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MEDFLY PROJECT OFFICIALS ANNOUNCE CHANGES IN MEDFLY ERADICATION PROGRAM

 LOS ANGELES, Jan. 13 /PRNewswire/ -- Cooperative Medfly Project officials today announced changes to the Medfly eradication program in Southern California which involves the widespread release of sterile Medflies throughout the Los Angeles Basin for a two-year period beginning March 1, 1994.
 Project officials will release about 575 million sterile Medflies each week in a 1,391 square mile area encompassing portions of Los Angeles, Orange and San Bernardino counties, and does not call for aerial spraying in the Los Angeles Basin.
 "We are taking this aggressive approach to eradicating the Medfly infestations to ensure that we eliminate the Medfly threat in Southern California to prevent the spread to other areas," said Henry Voss, secretary of the California Department of Food and Agriculture.
 In Riverside County, according to Project officials, changes in the eradication plan also include the aerial application of malathion/bait mixture over 18 square miles in the Corona area, beginning Jan. 24 at 9 p.m.
 The use of bait with malathion does not pose a health threat to the general public. Medical studies, including those done for the California Department of Health Services shows that malathion, as used in Medfly eradication programs, does not pose a significant health threat to persons living in the treatment area.
 This proactive method of eradicating Medfly infestations is to prevent a Japanese embargo of all California produce that is host material to the Medfly.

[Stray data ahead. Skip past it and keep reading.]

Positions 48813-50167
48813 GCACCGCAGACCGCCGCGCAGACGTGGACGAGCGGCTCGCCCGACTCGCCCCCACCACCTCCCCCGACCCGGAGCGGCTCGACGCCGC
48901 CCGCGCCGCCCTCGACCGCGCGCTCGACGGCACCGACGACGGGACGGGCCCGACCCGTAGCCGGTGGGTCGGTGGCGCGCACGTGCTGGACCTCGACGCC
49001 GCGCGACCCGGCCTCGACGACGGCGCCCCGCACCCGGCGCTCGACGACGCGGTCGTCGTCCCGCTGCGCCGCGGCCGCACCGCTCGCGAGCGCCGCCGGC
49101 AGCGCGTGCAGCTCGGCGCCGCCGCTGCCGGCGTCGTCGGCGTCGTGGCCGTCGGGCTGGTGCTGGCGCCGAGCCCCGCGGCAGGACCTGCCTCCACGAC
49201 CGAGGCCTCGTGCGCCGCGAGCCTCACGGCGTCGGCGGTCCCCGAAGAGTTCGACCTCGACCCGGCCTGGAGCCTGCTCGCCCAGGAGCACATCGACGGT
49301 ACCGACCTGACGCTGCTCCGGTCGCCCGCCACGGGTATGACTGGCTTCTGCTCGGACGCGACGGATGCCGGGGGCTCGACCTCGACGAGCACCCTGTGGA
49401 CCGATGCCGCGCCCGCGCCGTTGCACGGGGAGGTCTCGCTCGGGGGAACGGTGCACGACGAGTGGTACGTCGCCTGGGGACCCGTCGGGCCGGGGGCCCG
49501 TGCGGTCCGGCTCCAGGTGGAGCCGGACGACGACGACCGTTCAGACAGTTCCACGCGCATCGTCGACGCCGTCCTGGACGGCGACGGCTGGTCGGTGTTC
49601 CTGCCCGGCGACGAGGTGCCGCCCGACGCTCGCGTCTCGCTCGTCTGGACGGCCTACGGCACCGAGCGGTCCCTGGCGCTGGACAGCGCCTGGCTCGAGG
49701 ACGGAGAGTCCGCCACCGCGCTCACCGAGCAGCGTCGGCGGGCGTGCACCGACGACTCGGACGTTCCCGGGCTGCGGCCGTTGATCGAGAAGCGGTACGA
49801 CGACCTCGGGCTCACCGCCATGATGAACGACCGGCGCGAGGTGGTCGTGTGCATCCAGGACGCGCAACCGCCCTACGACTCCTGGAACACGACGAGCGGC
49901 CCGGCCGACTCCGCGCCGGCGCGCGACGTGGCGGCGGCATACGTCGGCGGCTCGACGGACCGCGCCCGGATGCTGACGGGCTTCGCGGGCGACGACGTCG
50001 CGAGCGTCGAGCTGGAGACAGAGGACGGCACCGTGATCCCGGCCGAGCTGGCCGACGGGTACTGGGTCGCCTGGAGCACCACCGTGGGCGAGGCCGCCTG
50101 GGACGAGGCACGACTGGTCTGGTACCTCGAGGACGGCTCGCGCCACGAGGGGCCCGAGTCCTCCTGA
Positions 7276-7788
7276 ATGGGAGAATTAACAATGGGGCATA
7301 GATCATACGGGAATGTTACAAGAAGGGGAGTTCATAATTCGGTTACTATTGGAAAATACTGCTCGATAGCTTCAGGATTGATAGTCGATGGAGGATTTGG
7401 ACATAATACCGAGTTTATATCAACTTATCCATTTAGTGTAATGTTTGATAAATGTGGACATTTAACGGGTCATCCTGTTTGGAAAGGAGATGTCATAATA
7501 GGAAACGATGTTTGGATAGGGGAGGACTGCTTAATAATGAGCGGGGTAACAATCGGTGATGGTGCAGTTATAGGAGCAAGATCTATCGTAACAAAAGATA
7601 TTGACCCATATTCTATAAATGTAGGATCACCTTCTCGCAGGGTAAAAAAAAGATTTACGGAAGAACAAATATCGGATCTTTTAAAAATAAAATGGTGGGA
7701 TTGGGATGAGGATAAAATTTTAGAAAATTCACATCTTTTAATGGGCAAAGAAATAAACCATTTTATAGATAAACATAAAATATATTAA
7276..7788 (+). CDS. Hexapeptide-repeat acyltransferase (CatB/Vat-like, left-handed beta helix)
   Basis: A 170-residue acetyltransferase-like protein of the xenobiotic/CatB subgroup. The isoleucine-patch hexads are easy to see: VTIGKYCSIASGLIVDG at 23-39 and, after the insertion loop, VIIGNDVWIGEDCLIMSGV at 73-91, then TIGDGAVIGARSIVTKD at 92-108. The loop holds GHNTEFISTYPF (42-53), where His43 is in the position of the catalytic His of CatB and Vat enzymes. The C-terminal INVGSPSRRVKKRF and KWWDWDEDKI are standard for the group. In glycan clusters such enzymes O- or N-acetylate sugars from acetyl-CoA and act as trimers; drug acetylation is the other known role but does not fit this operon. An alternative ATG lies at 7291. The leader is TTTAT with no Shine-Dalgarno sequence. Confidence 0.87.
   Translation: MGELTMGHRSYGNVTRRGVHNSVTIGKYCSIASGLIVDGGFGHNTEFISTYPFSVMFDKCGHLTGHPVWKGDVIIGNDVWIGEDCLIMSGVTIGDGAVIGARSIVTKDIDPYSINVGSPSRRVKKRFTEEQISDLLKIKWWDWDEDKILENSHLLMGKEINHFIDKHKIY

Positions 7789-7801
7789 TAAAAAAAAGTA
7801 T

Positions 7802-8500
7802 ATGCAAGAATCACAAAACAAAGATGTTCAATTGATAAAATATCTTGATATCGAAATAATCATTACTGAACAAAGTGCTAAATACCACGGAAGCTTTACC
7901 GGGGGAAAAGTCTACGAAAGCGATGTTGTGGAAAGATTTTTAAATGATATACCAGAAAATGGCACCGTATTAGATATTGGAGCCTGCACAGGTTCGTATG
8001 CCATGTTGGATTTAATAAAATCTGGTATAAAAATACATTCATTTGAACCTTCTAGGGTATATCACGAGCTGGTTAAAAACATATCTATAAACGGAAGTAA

If Japan were to quarantine California produce throughout the state, the economic impact to California would be hundreds of millions of dollars each year, and if other Asian countries followed suit, the economic loss would be much higher. If Medflies become established in California, studies have shown the economic impacts to the state could exceed $900 million a year in lost jobs, lost exports and increased costs for pesticides by growers and urban residents to keep Medfly maggots out of their fruits and vegetables.
 A mated female Medfly was found in the City of Corona on Dec. 17. There are currently 2,400 acres of citrus and avocados -- both Medfly host fruit -- in the Corona area of Riverside county that have been quarantined.
 Residents in the treatment area will receive written notifications distributed by the California Conservation Corps, asking them to cover their cars before the 9 p.m. treatment on Jan. 24. If shelter is unavailable, the car should be washed the following morning to prevent paint damage by the bait spray. Also, organizations such as schools and day care centers will receive advance notice of the treatment, coupled with informational documents on the safety of the treatment process.
 -0- 1/13/94
 /CONTACT: Larry Hawkins, information officer of the Cooperative Medfly Project, 213-626-4820; Carl DeWing, communications officer of the Department of Food and Agriculture, 916-654-0462; Leon Spaugy, Los Angeles County Agricultural Commissioner, 818-575-5471; or James Wallace, Riverside County Agricultural Commissioner, 714-275-3000/


CO: Cooperative Medfly Project; California Department of Food and
 Agriculture ST: California IN: AGR FOD SU:


TM-MC -- SF015 -- 1847 01/13/94 15:37 EST
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Publication:PR Newswire
Date:Jan 13, 1994
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